Coco Crisp is not a big guy. He’s listed at 5-foot-10, 185 pounds, and those numbers are often fudged upwards a bit. He’s been a big leaguer since 2002, and has spent a majority of that time hitting leadoff. He plays center field, and he’s also one of the most effective base stealers in the sport. If there was a poster child for the skills that allow a little guy to be a quality big league role player, it’s Coco Crisp. He’s had a long career as exactly the kind of player you imagine when you see a relatively short baseball player.
Except now, at age 33, Coco Crisp is becoming a power hitter. Well, actually, he started becoming a power hitter last summer, and it’s carried over to the 2013 season to the point that now we’re all noticing. And his transformation is one of the more amazing stories in baseball.
Last year, the first two months of the season were a total disaster for Crisp. After re-signing with the A’s to a two year, $14 million contract, Crisp was one of the worst players in the league right out of the gates. Last June 6th, he went 0 for 4 and dropped his overall line to .158/.213/.175, good for a .389 OPS. That’s the kind of offensive performance teams get when they send their pitchers up to hit. Crisp had managed just two extra base hits — both doubles — in 124 plate appearances. At 32-years-old, he looked washed up.
On June 7th, Crisp went 2 for 3 with a triple and a home run and never looked back. From that day on, he hit .293/.361/.499, with 41 of his 100 hits going for extra bases. In the first two months of 2013, he’s hitting .297/.384/.505, with 40% of his hits going for extra bases. Since June 7th of 2012, Crisp has racked up 609 plate appearances, which is about equal to one full season’s worth of playing time. During that stretch, Crisp has 64 extra base hits, which is not exactly what you expect from an aging leadoff hitter whose career specialties have been speed and defense.
So, what’s the deal? How did Crisp not only turn his season around last summer, but become a legitimate power hitter in the process? In a word, patience.
A’s hitting coach Chili Davis has been a big advocate of the A’s longstanding philosophy of working counts, getting into fastball situations, and then swinging hard. As he told the San Francisco Chronicle earlier this week:
“”Guys are more patient at the plate, they’re seeing a lot of pitches. They’re making pitchers work, too.”
Crisp is a perfect example of a more patient hitter and how that approach can lead to better hitter’s counts and better results. From 2007-2011, PITCHF/x data shows that Crisp swung at 43.3% of the pitches he was thrown, and while he wasn’t Pablo Sandoval at the plate, he chased his fair share of pitches out of the zone, posting an out-of-zone swing rate of 24.4%. Over the last year, Crisp’s swing rate is down to 40.9% and his out-of-zone swing rate is down to 21.8%.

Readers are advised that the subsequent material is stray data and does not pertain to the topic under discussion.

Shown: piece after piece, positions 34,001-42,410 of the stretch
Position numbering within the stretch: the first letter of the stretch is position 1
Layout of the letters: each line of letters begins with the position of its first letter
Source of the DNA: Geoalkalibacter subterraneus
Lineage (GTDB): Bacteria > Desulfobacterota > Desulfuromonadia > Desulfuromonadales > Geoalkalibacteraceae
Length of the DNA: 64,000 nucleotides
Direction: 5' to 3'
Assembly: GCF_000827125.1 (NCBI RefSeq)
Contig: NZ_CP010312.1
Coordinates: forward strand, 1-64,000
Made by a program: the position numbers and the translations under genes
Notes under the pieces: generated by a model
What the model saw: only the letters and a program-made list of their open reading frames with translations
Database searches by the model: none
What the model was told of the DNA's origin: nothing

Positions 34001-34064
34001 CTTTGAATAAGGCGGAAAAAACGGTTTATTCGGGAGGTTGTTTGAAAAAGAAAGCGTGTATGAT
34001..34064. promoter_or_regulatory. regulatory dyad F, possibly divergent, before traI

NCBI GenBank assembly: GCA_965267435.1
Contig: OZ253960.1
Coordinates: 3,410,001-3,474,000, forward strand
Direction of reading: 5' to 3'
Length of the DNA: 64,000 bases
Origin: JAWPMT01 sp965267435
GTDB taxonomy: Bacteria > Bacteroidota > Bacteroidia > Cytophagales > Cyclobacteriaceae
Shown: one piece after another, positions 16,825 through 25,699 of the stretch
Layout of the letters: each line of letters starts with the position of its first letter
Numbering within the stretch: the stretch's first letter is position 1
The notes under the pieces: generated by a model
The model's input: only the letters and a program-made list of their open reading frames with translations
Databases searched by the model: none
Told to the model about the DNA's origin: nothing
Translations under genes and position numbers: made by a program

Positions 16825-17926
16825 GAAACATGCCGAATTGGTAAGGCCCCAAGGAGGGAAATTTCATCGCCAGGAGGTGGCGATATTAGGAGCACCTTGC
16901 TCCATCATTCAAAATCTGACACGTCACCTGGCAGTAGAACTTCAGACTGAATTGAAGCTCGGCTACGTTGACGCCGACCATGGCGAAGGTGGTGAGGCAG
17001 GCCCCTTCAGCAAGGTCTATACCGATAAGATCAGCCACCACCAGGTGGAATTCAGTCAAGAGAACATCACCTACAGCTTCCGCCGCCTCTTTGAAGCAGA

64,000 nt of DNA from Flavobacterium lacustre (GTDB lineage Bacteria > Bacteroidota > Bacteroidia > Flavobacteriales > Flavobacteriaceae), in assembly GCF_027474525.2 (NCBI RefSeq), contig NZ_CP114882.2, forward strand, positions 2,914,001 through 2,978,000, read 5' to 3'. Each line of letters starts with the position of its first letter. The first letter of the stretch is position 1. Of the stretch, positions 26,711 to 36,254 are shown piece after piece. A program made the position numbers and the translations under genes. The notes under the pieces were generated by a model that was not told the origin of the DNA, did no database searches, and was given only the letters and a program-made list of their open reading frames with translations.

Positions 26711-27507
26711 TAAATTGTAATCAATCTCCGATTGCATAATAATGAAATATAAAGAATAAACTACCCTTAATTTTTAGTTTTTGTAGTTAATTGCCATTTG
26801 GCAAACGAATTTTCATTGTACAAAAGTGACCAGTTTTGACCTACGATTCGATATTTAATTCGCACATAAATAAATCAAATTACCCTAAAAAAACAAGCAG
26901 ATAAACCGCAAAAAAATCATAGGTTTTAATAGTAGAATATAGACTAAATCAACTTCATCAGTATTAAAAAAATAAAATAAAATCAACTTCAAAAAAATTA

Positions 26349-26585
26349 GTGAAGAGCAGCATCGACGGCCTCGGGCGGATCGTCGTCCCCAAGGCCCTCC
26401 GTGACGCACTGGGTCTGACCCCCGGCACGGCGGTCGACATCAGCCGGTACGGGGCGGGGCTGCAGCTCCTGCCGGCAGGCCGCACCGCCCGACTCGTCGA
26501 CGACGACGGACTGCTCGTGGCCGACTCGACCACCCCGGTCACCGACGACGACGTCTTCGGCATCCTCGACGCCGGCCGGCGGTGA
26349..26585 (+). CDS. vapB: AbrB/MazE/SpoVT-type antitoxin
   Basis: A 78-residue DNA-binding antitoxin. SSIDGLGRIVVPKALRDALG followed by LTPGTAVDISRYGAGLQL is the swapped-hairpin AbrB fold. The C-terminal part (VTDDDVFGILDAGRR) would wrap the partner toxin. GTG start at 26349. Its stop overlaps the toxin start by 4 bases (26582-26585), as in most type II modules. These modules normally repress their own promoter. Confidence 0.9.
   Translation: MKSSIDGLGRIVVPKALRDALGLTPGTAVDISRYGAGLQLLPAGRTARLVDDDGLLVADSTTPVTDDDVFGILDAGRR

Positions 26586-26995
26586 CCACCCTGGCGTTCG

These aren’t huge drastic shifts, but they’re increasing as Crisp gets more comfortable with the more selective approach. In 2013 only, Crisp’s at 38.7% of the pitches he’s thrown, and his out-of-zone swing rate is down to 18.7%, which is the fourth lowest rate of chasing balls of any hitter in baseball. Crisp has transformed from not-a-hack into a guy who swings almost exclusively at strikes, and that has led more swings in favorable counts.
Here are the rates at which Crisp’s at-bats have ended in either pitcher’s counts, hitter’s counts, or even counts, for both his career and for 2013.
Batter Ahead: 35%
Pitcher Ahead: 29%
Even Count: 35%
Batter Ahead: 42%
Pitcher Ahead: 29%
Even Count: 29%
Crisp has basically moved 7% of his plate appearances from even counts to hitter’s counts, which might not like sound that important, but here are Crisp’s relative performances by count this season:
Even Count: .250/.246/.375
Batter Ahead: .375/.564/.719
Five of Crisp’s eight home runs have come in hitter’s counts, and while you might think that this is the norm, Crisp is killing the ball in hitter’s counts at a rate that far outpaces the average AL hitter. According to Baseball-Reference’s Play Index, of the 168 players with at least 200 plate appearances this year, Crisp ranks 19th in OPS when ahead in the count and 23rd in slugging percentage. When he gets into counts where he can look for a fastball and swing for the fences, he has a higher slugging percentage than guys like Carlos Gonzalez, Prince Fielder, and David Ortiz.
And for all the talk about how a patient approach leads to more strikeouts and lower overall offensive levels, Crisp is showing the exact opposite to be true. For his career, 44% of his at-bats have reached ended on two strike counts, but by swinging less this year, he’s up to 53% two strike counts, and yet at the same time he’s posting the lowest strikeout rate of his career. Strikeouts aren’t just a function of getting to two strikes, but also swinging at the wrong pitches in two strike counts. Crisp has been willing to get to two strike counts this year because he knows he has the contact skills to still put the ball in play, and the increase in selectivity has gotten him into more favorable counts overall.
So, while some corners of the world rail against the A’s for encouraging hitters to not swing, Crisp is a living example of just how this offensive philosophy can work. Instead of becoming a slower, less effective lead-off hitter, Crisp’s turned himself into a guy who gets into good hitter’s counts and swings for the fences. As a result, he’s having the best offensive season of his career, and he’s one of the main reasons why the A’s are in first place in the American League West.
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